Temple at Busayra Danielson, Andrew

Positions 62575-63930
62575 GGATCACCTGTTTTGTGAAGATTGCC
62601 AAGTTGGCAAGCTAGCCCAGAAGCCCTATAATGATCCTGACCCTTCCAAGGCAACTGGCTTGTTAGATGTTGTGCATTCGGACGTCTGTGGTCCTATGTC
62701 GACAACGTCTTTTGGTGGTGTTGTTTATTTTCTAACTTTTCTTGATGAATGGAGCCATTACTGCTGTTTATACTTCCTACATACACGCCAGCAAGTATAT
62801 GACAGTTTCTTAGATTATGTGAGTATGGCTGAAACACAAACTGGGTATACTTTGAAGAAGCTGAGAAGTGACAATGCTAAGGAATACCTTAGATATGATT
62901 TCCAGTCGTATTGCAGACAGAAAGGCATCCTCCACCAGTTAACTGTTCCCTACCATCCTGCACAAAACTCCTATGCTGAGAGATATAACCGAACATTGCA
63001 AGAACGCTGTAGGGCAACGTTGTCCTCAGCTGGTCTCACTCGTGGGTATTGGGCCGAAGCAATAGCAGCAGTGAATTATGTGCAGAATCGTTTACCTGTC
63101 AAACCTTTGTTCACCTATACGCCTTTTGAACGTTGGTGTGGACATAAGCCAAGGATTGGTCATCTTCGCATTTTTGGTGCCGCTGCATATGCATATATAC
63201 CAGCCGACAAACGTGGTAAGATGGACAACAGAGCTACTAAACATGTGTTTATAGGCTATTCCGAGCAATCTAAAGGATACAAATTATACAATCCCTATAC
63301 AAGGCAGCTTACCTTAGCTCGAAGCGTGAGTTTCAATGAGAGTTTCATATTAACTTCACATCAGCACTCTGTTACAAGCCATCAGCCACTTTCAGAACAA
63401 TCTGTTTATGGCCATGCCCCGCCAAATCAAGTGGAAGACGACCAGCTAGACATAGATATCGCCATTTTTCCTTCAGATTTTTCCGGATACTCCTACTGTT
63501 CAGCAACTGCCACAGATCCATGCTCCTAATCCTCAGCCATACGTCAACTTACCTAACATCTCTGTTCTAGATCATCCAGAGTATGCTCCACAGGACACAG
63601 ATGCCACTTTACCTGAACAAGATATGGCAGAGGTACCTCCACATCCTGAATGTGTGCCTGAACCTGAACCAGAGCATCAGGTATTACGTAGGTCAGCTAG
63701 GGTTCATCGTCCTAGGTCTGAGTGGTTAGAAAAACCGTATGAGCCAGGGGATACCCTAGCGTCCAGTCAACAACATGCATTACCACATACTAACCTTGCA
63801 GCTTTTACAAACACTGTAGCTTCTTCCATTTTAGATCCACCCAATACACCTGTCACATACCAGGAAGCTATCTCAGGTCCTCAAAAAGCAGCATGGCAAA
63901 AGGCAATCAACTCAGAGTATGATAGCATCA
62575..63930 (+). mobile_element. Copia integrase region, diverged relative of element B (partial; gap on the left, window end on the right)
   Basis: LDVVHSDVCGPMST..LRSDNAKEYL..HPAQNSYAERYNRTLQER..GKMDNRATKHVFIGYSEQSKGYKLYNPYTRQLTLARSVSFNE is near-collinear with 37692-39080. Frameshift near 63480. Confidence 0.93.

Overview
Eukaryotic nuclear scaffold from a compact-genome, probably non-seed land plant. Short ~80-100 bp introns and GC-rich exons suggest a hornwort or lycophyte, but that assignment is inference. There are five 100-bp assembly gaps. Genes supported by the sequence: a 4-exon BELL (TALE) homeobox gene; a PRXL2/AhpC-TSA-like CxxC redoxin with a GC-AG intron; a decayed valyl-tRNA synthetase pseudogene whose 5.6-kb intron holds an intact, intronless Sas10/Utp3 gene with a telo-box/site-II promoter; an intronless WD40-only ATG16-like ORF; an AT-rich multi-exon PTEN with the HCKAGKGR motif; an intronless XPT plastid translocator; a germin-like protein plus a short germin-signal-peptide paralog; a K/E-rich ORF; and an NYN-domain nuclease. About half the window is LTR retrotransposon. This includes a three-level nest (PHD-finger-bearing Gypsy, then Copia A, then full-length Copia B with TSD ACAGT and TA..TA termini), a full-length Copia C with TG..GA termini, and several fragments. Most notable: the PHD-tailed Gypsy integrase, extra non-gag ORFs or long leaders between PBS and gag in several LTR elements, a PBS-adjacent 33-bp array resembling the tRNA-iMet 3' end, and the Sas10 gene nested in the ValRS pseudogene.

The Temple of Busayra is located in the foremost city of the Kingdom of Edom — Busayra. The temple is located atop the acropolis on a prominent mountain spur within the highlands of southern Jordan. This area was excavated by Crystal-M. Bennett between 1971–1974 and again in 1980. There is some ambiguity in its identification as a temple, as very little material culture was found within the complex that would definitively identify its interpretation as such, a factor that was compounded by the nature of its excavation, poor preservation, and the length of time between its excavation and eventual publication. For this reason, while ultimately accepting a temple interpretation, the author of its final publication suggests that this interpretation must remain tentative (Bienkowski 2002: 94–95). Nonetheless, on the basis of its architectural form, this complex closely mirrors Temple Complex 650 at Tel Miqne and other comparable temple complexes of the late Iron Age. Likewise, its interpretation as a temple has been made more certain by the identification of the structures in adjacent Area C as a palace. This spatial layout at Busayra in the Kingdom of Edom then appears to follow a broader Iron Age Levantine pattern of large temple complexes adjacent palatial structures on the acropolis of capital cities, displaying the close association between political power and religious ideology. There is no explicit data that can identify the deity of focus in the temple with certainty, though it can be hypothesized with a fair degree of certainty that the deity was Qos (and a consort?) (Danielson 2020).
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